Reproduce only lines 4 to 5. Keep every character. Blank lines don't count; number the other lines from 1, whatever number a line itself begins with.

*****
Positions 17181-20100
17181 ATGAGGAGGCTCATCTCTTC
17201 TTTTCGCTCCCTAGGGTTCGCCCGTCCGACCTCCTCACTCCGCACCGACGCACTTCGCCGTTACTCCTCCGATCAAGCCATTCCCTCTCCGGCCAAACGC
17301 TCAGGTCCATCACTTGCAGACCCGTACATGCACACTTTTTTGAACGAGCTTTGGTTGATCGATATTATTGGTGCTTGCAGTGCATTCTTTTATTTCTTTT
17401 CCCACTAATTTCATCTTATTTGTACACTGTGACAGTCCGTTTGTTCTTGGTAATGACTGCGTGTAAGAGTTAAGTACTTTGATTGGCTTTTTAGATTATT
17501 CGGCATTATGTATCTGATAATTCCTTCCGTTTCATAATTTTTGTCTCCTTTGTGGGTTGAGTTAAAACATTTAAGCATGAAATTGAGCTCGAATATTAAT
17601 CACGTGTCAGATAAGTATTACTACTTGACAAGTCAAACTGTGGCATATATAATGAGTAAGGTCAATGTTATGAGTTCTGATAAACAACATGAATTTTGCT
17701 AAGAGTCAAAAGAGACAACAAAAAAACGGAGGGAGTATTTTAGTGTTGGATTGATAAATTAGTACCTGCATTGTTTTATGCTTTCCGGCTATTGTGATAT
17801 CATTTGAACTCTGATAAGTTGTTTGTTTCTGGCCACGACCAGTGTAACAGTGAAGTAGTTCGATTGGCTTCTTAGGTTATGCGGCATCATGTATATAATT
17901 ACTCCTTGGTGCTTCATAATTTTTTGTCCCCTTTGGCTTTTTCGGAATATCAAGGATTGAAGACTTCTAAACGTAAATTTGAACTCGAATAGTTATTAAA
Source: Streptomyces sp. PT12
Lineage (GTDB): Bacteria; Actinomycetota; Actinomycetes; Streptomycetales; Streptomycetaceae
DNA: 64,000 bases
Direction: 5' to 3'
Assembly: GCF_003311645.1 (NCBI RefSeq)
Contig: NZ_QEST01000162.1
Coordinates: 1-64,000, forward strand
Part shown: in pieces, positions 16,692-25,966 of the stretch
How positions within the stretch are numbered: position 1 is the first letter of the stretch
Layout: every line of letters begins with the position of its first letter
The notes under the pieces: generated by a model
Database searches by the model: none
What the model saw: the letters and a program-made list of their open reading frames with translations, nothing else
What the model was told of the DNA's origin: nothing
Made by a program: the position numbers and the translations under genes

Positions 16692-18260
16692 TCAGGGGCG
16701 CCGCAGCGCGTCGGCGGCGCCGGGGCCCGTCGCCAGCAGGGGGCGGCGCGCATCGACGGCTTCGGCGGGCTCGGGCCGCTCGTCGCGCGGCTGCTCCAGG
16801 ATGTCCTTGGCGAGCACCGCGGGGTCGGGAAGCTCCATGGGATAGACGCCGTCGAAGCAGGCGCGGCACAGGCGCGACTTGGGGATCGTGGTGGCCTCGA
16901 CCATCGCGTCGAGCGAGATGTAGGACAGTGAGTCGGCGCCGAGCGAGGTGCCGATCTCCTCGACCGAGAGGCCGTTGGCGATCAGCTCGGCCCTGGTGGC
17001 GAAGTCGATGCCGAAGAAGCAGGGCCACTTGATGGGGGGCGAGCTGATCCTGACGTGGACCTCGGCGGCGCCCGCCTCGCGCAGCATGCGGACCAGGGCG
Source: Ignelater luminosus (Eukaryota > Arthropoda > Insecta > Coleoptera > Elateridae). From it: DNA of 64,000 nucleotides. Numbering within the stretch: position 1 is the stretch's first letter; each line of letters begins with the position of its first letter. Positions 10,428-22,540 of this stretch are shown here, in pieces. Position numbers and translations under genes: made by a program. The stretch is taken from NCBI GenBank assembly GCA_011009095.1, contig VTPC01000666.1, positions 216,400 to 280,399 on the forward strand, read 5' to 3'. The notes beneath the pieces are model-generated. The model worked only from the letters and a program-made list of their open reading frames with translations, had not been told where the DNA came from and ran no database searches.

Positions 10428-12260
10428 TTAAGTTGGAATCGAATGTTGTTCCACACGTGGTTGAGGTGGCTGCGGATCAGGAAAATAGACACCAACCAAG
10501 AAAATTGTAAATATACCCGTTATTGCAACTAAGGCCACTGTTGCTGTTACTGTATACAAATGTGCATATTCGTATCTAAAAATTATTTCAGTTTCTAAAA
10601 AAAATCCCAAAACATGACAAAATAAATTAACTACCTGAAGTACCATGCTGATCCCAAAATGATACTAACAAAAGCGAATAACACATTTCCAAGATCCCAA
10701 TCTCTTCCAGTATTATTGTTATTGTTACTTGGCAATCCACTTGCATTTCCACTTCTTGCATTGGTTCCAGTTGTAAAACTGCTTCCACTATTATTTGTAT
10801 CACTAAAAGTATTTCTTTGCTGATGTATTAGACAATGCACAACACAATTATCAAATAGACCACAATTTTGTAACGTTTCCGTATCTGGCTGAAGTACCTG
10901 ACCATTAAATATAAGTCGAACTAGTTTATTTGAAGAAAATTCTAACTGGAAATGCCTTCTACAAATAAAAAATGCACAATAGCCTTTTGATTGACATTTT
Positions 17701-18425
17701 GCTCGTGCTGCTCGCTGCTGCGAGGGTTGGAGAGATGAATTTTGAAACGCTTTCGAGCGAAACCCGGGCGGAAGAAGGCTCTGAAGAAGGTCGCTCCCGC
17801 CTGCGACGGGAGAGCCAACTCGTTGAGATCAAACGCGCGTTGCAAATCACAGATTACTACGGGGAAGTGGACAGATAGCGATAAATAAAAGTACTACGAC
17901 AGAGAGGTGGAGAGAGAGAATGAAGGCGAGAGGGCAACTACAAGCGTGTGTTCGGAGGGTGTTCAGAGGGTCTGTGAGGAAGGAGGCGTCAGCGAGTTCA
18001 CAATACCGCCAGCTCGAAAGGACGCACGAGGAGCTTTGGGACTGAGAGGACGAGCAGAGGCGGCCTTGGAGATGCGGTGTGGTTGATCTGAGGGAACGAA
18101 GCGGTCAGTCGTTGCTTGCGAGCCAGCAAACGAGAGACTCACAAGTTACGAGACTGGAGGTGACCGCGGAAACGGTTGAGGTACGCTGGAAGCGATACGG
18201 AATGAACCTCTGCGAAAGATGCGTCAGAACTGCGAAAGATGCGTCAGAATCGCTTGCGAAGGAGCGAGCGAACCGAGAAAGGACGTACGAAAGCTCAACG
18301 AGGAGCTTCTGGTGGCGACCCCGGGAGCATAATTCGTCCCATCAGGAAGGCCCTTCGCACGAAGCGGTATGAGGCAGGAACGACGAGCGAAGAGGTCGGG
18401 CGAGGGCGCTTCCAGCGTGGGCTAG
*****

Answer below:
17301 TCAGGTCCATCACTTGCAGACCCGTACATGCACACTTTTTTGAACGAGCTTTGGTTGATCGATATTATTGGTGCTTGCAGTGCATTCTTTTATTTCTTTT
17401 CCCACTAATTTCATCTTATTTGTACACTGTGACAGTCCGTTTGTTCTTGGTAATGACTGCGTGTAAGAGTTAAGTACTTTGATTGGCTTTTTAGATTATT